The decision by Germany and the US to send heavy battle tanks to Ukraine, which will add to the delivery of 14 Challenger 2 tanks by the United Kingdom, comes shortly after Ukraine’s other partners, led by Estonia, announced large packages of military aid, the largest since the start of the invasion. And in another paradigm shift, Switzerland, a traditionally neutral country, has taken a crucial first step to allow other countries to re-export Swiss-made weapons to Ukraine by passing a motion to that effect in one of its parliamentary committees.
The gesture also seeks to cover up the differences that had arisen between the allies, made visible at the summit last week in Ramstein (Germany) and after weeks of public debate, with Berlin under the spotlight and strong pressure from Poland and the Baltic countries against a backdrop of increasingly bloody fighting in eastern Ukraine.
The Secretary General of NATO, Jens Stoltenberg, said on Wednesday that he enthusiastically welcomes the decision. “At a critical moment in Russia’s war, these can help Ukraine to defend itself, win and prevail as an independent nation,” he tweeted. “Together we are stronger,” stressed Polish Prime Minister Mateusz Morawiecki, who had harshly criticized Berlin in recent days for stalling on the decision.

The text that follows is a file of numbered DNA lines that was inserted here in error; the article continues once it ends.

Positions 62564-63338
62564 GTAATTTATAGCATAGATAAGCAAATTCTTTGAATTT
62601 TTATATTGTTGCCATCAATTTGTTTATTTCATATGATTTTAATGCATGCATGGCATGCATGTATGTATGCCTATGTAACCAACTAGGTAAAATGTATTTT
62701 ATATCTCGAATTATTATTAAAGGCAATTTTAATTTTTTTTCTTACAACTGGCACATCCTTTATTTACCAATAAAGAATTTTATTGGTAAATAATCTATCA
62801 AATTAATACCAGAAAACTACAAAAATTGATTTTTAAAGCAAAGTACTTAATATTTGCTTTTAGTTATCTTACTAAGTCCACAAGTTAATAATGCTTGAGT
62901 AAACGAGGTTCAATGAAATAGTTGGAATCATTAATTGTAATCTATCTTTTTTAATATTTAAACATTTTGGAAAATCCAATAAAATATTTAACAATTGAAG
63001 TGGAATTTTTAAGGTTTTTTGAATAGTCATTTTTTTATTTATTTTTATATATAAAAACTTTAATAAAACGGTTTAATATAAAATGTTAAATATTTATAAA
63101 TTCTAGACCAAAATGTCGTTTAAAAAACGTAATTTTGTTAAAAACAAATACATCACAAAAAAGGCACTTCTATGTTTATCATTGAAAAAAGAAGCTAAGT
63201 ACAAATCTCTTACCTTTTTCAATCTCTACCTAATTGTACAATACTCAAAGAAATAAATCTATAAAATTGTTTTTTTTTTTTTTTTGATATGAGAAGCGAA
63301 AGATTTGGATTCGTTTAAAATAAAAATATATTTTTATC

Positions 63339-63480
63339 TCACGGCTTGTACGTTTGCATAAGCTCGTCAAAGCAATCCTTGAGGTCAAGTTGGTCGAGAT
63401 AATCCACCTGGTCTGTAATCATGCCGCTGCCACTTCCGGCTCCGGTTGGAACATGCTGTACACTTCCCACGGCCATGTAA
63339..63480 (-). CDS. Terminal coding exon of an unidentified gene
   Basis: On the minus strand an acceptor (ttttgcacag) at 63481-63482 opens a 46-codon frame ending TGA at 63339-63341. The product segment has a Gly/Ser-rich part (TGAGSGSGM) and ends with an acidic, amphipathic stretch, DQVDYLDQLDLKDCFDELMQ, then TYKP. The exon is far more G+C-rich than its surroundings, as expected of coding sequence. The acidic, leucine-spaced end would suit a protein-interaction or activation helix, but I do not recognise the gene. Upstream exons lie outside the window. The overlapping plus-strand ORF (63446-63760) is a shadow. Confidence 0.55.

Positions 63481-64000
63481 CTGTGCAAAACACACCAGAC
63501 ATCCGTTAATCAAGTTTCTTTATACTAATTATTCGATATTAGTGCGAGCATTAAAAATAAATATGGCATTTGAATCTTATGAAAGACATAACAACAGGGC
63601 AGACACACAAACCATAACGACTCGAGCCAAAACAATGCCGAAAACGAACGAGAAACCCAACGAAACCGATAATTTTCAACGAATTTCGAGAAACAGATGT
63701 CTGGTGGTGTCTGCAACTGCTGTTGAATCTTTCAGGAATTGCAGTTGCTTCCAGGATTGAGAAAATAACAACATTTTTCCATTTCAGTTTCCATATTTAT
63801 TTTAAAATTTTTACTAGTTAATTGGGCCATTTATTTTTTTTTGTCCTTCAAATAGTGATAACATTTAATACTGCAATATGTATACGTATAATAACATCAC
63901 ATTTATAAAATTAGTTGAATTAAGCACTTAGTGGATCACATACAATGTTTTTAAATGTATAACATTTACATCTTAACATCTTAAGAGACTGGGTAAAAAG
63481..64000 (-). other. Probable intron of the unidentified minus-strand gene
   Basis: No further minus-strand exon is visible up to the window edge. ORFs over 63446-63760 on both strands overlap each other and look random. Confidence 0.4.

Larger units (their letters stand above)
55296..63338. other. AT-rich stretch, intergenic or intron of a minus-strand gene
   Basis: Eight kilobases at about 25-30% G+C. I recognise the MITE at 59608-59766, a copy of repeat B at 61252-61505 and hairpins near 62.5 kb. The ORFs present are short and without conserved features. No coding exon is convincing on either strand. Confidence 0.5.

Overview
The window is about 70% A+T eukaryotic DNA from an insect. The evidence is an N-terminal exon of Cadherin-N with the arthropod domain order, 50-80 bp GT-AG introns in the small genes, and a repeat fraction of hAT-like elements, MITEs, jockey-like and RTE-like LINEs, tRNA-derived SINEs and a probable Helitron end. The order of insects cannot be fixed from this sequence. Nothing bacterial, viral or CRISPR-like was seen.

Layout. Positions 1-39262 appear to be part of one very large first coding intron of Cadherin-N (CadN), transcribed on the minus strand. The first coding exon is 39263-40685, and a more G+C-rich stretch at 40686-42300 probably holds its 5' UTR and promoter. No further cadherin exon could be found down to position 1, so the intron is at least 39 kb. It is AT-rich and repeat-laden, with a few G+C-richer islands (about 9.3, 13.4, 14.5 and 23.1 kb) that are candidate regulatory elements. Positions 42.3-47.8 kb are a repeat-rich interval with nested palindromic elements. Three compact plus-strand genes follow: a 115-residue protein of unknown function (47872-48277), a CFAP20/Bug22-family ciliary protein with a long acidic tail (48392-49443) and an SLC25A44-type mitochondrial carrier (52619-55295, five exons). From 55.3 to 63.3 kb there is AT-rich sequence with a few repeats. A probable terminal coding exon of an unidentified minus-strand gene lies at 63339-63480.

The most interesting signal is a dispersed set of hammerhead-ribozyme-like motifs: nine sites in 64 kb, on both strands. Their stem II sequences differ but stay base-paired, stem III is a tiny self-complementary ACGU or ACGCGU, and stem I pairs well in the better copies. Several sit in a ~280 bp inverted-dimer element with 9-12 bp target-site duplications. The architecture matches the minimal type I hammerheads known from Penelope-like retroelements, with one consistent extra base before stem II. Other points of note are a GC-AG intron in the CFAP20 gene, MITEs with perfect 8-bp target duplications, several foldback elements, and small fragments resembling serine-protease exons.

The tanks and their technical structure will take weeks – even months – to reach Ukraine. Meanwhile, the government of Volodymyr Zelenskiy already has its eyes on the expected spring offensive by Russia. The goal is to try to regain ground before the Kremlin intensifies its attacks with another wave of better-trained recruits than Moscow sent to the front in late autumn.
Intelligence sources also indicate that the Russian president is likely to use his air force to a greater extent. Until now, aviation has not been a noteworthy variable in Russia’s war in Ukraine. And with this element in mind, Ukrainian requests for shipments of anti-aircraft batteries are increasing. Some Ukrainian government officials have also started slipping in a request for jet fighters.
On the economic front, one year after the large-scale invasion launched by Russian President Vladimir Putin, financial support for Ukraine has also entered a new phase. Next week, the leaders of EU institutions plan to hold a summit in Ukraine, and the European Commission will hold a meeting of its college of commissioners. These gatherings will send a very powerful message to the Kremlin about Ukraine’s future accession to the EU. Meanwhile, Poland and the Baltic states have once again called for Ukraine’s express accession to NATO and have requested a visit by Stoltenberg to Ukraine as a gesture of goodwill. This request, however, has been met with silence.
Sign up for our weekly newsletter to get more English-language news coverage from EL PAÍS USA Edition